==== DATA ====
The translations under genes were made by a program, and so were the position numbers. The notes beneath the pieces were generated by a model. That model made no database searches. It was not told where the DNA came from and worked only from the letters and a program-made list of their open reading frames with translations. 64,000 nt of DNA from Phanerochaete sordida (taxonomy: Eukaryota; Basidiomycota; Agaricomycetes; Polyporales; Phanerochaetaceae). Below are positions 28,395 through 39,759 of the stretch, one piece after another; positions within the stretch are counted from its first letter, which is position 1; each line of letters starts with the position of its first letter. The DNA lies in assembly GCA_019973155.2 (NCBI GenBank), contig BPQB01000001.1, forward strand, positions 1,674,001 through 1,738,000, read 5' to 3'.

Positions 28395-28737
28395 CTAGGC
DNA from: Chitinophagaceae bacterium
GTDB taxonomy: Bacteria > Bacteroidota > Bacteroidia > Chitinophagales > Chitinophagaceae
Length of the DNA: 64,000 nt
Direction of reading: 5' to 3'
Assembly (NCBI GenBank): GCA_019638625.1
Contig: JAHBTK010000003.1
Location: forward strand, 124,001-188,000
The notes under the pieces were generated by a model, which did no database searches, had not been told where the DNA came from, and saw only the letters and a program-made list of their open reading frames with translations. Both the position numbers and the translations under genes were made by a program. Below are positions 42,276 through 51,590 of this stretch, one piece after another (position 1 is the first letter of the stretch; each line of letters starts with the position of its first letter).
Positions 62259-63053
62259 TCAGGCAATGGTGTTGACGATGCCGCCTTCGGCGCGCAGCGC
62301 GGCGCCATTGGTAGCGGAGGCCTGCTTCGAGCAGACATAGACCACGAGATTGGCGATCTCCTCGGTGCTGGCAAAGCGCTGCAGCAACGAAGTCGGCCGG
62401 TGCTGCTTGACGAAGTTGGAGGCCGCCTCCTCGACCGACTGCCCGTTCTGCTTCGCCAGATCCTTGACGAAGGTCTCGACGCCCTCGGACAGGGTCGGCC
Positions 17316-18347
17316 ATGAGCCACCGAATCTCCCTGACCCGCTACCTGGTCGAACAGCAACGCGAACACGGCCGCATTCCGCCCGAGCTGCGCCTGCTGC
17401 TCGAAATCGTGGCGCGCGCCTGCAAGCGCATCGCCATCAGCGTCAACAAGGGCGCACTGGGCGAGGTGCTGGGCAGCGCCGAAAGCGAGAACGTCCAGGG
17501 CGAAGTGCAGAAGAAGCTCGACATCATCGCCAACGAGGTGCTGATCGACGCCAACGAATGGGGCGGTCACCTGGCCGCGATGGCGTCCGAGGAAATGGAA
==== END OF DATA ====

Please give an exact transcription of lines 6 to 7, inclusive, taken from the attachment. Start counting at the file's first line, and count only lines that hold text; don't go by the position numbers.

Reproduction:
Length of the DNA: 64,000 nt
Direction of reading: 5' to 3'